January 1, 2010: I am here having a great time in Hawaii and will convey a recent message from Tesfaye later, but for now I simply want to wish everyone who reads this blog a very Healthy, Happy and Rewarding 2010!
This is the story of Tesfaye Negussie Anagaw. Tesfaye,which means "my hope" in Amaharic,at the age of 8 was struck with TB causing his spine to collapse. Six years ago,around 13 years old,Tesfaye left his village in Gojaam Ethiopia on a journey of hope to cure his back. Through getting to know Dr. Rick Hodes I learned of Tesfaye's story one night in Addis Ababa in March 2008,and after a long process Tesfaye arrived in Vancouver on May 20,2009 for surgery to straighten his spine on June 12th.
Tesfaye's path through life and mine have been very different, but fate has caused them to intersect. I met Tesfaye and learned of his plight while in Addis Ababa in March 2008 as a result of getting to know Dr. Rick Hodes and seeing first-hand the extraordinary humanitarian work he has been performing in Ethiopia since the mid 1980's.
Here is Tesfaye's story:
Tesfaye was born in the Gojjam region of Ethiopia to farmer parents.He grew up in a one-room, thatched roof, mud hut, which he shared with parents, four brothers and one sister. His mother and father farmed grains, mostly teff and barley. About nine years ago Tesfaye's father died, leaving his mother to farm and care for the five children herself.
Several years after his father's death Tesfaye decided to come to Addis Ababa with his oldest brother to seek medical care for his misshapen spine. His back problem began when he was eight years old, a result of untreated spinal tuberculosis. Growing up, his family took him to the local healer who blessed him with curative Holy Water, but the pain and deformity did not improve. By the time he was a teenager the pain was so acute that he decided to leave his village and travel to Addis Ababa in hope of treatment. Tesfaye traveled three days by bus with his brother, neither of whom spoke any Amharic, the national language and dominant language in the capital city. Tesfaye and his family are from the Agaw tribe, a small population in the north of the country that speaks their own language, known as Agaw.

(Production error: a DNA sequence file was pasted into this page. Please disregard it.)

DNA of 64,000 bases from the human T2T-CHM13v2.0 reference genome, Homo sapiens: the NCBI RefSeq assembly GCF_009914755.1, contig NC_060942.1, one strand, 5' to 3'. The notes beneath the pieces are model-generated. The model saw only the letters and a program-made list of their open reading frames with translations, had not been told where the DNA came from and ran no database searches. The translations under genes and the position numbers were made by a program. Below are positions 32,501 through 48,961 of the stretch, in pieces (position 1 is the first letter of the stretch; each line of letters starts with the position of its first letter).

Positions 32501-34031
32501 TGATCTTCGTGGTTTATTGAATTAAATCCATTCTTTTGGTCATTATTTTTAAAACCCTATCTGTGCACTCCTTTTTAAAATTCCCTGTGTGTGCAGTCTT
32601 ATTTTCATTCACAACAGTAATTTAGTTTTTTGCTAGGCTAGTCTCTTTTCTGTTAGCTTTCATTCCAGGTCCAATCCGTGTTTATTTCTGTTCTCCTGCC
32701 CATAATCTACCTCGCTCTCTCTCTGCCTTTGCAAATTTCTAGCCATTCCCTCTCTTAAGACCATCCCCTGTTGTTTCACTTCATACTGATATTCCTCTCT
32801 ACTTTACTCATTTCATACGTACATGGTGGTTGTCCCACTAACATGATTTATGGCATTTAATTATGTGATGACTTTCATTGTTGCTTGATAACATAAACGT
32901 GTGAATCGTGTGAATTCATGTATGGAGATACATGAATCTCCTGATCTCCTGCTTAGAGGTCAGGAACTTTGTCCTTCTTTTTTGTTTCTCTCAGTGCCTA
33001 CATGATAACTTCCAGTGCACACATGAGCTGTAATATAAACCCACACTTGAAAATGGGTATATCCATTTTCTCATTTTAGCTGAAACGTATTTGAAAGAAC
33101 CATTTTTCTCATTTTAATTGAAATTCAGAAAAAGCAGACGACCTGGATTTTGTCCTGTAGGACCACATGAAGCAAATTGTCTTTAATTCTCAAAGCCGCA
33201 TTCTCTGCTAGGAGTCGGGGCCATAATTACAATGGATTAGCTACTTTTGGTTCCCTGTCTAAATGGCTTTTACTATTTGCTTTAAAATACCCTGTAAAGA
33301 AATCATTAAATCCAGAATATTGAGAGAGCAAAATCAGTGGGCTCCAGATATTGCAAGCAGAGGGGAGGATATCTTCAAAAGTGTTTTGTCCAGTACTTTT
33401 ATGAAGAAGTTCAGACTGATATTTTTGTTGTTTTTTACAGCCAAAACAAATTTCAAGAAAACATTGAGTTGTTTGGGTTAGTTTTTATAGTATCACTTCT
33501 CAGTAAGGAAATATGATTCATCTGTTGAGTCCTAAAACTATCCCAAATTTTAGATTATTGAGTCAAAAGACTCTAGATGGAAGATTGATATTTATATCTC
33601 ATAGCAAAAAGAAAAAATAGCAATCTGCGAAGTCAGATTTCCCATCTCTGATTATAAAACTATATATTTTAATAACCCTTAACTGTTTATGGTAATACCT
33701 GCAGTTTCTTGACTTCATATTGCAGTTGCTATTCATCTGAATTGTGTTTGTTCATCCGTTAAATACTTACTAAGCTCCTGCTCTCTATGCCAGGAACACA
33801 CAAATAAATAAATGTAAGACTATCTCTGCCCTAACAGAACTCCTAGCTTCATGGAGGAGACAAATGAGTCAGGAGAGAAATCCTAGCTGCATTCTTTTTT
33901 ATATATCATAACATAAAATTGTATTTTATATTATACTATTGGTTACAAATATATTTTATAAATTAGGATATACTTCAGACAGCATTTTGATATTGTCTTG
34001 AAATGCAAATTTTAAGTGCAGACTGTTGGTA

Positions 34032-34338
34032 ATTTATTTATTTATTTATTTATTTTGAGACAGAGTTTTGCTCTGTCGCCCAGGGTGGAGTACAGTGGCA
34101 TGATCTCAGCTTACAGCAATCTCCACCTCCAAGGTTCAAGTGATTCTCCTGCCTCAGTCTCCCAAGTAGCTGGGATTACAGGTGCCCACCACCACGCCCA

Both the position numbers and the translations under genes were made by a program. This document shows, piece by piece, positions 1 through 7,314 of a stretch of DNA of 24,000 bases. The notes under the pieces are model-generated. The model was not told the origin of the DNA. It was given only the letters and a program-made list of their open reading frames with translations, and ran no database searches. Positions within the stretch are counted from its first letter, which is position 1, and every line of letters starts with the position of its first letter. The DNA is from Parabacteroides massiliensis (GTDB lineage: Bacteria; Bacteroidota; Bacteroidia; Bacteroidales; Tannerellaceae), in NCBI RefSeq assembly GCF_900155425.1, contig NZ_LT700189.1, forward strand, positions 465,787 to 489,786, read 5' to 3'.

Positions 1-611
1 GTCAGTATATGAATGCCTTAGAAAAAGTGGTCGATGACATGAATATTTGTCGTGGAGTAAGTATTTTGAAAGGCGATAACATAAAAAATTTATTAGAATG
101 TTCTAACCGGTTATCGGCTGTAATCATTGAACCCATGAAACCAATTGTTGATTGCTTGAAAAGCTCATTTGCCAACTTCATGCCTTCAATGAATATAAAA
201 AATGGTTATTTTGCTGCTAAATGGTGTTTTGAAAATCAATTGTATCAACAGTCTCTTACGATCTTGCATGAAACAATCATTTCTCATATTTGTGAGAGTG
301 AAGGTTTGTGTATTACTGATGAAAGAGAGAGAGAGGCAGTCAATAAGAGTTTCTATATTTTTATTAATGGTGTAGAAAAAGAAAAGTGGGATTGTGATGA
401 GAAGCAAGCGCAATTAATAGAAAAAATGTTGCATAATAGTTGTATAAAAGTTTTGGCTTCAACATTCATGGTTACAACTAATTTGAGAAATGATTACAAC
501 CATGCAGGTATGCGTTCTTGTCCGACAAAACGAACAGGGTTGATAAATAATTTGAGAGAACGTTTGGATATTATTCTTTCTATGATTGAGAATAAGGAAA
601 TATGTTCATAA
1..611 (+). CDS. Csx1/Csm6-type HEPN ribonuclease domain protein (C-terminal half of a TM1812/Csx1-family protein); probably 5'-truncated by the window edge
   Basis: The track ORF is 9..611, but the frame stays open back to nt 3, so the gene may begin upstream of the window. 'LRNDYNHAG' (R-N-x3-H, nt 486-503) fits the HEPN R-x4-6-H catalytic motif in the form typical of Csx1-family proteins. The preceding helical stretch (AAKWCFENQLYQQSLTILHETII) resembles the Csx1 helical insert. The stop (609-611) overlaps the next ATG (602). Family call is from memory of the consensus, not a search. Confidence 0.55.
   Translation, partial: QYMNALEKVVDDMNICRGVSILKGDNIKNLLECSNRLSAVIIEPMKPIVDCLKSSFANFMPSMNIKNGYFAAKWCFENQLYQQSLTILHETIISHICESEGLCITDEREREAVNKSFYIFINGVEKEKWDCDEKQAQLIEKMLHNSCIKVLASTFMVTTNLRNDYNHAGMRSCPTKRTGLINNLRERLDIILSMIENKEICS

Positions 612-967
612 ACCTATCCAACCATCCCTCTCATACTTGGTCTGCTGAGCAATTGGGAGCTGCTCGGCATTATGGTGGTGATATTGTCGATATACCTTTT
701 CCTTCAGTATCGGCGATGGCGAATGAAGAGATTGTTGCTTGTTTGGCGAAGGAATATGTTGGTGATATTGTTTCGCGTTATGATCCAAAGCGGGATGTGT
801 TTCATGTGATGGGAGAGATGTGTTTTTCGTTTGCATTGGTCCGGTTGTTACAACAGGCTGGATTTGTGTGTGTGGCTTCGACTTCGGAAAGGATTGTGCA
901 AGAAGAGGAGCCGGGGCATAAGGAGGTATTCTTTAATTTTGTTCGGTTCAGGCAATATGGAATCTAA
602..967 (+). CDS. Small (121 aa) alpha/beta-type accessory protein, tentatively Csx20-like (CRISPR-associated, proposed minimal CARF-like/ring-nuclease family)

They arrived at the bus station in the large market area, the Mercato, and went immediately to Black Lion Hospital, where the hospital staff told him they could not treat him, promptly sending him and his brother away. Talking to some street children Tesfaye and his brother heard that the Alert Leprosy Hospital may be able to help him. They went eagerly, but were turned away for a second time. The brothers rented a small room for 1 birr per day, about 0.10 USD and stayed in the capital hoping for a miracle.
One day a woman stopped them on the street and asked Tesfaye what was wrong with his back. He told her that he had no idea but that he was in a lot of pain and was trying to find treatment but no one was helping. She told him that the Mother Theresa Mission may be able to help him and described directions to the mission. Tesfaye went to the mission early the next morning and the nuns admitted him swiftly and without hesitation. For two months Tesfaye lived at the mission where he received tuberculosis treatment. After two months he was discharged from the mission but returned each day for the next six months to complete his eight-month TB treatment.